That’s what some people will still tell you in the healthcare industry in America. “Patients can’t tell you anything important”. Too many times, we encounter people who think the patient perspective can be obtained through someone else. “Doctors tell the patient story well,” they’ll say. Or, “We already know what patients need”. My favorite is this one: “The patient perspective doesn’t really matter here because they don’t have any say in product choice or usage.” It’s always left me silent when I hear this from folks in marketing, or physicians or executives. Do you care what the patient feels? How they perceive their illness, their body, in this context? In these cases, it seems like everyone knows what the patient wants, except the patient. Countless people have brought patient perspectives to the forefront in the past fifteen years, so it’s surprising to encounter this underlying bias.
In the research work that I do, the patient voice and the patient’s imagination are the most important focus for me. I know a lot of people agree, but I find that sometimes even the best intentioned people only go halfway in their efforts to let the patient represent their own point of view. Recently I came across an article in the Huffington Post about people who suffer from migraines. Several of them provided a brief metaphoric description of how they experience their symptoms (e.g., “It leaves my brain feeling like a wrung out washrag.” Or, “It feels like I’m pushing my head against a pallet of bricks.”). My reaction was really positive – here’s a national media outlet giving voice to sufferers of a neurological disorder.
Along with the narrative descriptions, pictures illustrate these same symptoms (e.g., a face in agony with a washcloth being twisted over it). Something was off with the pictures – they all looked similar and they were way too polished. In fact, a HuffPost artist had created the pictures, rather than the patients themselves. “What a shame,” I thought. “There would be so much rich insight offered by getting them to draw their own self-portraits.”
At BuzzBack, we often ask patients to create pictures or collages about some experience they’ve had, or in response to an idea we present (an ad, a package, a description of a drug, etc.). Then we ask them to tell a story about their picture. We’ll do this across as many people as seems reasonable. Sometimes it’s 1,000 patients, and sometimes a lot fewer. For sufferers of rare diseases, we’ll do it with the ones we can gather – maybe 25 or 30. We do it in the US, and in many other countries too.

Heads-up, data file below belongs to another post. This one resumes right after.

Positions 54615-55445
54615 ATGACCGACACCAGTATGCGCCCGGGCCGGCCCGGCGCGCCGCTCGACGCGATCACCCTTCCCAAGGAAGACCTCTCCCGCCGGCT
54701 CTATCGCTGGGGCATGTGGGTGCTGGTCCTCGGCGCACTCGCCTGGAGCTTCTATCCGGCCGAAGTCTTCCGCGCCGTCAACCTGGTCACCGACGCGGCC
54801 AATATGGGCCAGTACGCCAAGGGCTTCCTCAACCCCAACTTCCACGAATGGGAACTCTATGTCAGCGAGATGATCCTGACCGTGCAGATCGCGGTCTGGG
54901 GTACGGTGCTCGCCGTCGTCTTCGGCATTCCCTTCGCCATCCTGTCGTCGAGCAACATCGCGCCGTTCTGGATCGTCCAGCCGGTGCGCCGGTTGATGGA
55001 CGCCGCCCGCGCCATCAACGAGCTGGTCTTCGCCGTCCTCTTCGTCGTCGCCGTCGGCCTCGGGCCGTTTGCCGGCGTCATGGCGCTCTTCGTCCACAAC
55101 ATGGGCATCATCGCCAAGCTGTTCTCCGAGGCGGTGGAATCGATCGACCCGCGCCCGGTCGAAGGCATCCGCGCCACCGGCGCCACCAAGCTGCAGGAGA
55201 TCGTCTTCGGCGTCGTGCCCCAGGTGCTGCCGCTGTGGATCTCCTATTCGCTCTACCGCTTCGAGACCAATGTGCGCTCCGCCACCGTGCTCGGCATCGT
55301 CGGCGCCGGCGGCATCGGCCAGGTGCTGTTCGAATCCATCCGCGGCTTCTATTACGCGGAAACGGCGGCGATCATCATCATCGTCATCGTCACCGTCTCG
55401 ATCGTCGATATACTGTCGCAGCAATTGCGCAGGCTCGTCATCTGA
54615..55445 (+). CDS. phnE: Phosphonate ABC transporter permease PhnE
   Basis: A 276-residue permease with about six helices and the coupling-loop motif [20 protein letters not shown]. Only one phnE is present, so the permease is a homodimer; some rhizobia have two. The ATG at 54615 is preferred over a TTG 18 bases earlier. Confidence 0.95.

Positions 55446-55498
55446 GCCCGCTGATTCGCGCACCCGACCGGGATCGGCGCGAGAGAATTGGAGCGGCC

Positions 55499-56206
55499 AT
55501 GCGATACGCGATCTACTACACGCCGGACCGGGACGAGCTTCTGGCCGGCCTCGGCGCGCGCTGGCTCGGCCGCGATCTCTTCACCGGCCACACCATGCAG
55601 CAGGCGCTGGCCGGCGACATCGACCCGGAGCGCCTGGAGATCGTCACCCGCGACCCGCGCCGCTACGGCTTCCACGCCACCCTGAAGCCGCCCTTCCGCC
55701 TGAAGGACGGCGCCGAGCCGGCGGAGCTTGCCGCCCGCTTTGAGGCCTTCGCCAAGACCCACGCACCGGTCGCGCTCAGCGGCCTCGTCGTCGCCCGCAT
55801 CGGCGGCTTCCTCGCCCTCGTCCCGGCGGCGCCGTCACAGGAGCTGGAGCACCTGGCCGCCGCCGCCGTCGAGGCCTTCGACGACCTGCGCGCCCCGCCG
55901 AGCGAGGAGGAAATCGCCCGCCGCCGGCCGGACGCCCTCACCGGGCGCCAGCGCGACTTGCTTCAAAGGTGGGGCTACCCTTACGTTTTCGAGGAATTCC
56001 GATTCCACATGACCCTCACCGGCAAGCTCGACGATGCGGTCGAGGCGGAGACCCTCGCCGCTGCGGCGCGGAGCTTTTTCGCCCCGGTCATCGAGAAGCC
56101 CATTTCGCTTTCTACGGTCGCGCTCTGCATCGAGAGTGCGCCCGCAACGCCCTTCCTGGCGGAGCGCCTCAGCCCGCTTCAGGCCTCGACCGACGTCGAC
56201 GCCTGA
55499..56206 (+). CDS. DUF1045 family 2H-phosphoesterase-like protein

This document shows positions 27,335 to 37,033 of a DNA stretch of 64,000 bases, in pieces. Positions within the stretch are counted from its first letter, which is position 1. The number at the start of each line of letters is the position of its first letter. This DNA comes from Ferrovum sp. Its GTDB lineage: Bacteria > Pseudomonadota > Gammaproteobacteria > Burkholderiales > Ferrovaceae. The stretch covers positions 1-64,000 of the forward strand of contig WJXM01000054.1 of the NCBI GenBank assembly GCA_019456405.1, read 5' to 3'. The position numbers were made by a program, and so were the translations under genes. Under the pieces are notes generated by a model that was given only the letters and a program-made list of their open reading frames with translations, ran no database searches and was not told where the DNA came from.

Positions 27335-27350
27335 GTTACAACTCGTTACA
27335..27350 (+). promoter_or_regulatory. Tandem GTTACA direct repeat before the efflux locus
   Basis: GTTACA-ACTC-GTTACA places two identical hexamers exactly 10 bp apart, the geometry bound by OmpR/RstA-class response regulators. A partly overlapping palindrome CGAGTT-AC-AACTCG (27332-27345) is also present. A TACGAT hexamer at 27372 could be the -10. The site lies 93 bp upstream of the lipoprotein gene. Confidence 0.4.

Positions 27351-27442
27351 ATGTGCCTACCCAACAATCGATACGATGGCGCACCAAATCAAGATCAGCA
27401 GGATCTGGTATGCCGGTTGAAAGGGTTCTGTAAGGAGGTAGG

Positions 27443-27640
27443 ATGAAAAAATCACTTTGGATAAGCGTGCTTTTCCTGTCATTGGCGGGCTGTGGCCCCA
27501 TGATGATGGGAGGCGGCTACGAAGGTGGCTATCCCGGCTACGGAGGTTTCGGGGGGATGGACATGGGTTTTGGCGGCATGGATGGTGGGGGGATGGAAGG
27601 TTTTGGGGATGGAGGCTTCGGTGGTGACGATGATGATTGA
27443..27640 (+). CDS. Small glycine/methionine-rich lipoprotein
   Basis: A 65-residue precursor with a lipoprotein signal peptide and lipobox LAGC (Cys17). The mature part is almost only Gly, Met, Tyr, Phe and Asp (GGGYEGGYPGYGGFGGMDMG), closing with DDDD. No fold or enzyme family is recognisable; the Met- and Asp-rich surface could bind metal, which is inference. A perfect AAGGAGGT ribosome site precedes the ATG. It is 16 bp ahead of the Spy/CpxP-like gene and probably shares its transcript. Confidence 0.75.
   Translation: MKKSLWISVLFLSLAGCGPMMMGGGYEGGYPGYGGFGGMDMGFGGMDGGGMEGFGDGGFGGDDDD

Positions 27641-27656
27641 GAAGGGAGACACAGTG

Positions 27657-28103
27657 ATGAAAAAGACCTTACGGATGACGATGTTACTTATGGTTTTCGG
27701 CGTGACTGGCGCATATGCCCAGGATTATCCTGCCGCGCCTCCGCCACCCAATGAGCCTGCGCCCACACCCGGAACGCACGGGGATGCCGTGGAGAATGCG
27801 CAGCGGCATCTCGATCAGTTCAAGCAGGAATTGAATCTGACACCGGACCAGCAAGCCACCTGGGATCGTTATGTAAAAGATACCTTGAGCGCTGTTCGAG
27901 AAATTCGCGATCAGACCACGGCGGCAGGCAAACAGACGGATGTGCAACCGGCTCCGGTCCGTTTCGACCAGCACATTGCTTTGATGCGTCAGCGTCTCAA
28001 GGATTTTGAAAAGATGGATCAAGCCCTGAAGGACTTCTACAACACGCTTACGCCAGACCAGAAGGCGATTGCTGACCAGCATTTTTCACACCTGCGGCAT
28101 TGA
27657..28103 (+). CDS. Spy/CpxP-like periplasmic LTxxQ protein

At one point we started asking doctors and other healthcare professionals to engage in this free form, creative work based in imagery. Surprisingly, the professionals do it willingly and energetically, and we now do just as much work with them as with patients. Talk about a group that needs a creative outlet to vent their issues: doctors must be the most frustrated profession in America. In a 2014 survey of physicians, 81% said they were over-extended, and 29% would choose a different career if they could go back. Within this framework, they love to create pictures and tell us stories, too.
Sometimes, we’ll ask doctors to depict a patient with “disease X”. At the same time, we’ll ask patients with the condition to describe their doctor, or themselves, or some other aspect of the disease and its treatment. Then we tie the two perspectives – two sets of images and stories – together. What do they have in common? Where are there discrepancies?
As one might imagine, we get a rich visual collection tied in with a strong narrative assemblage. It’s the patient story and the doctor story together. For clients, it’s crucial for coming to a better understanding of the disease their drug treats. We find unmet needs, the extent of the struggle, the concerns and issues that doctors and patients both have. It all comes from personal experience, and personal perspective. It’s unfiltered and extremely rich. And we don’t draw the pictures for the patients, we let them do it themselves.
To find out more about how we do what we do, download our Patient Journey white paper now.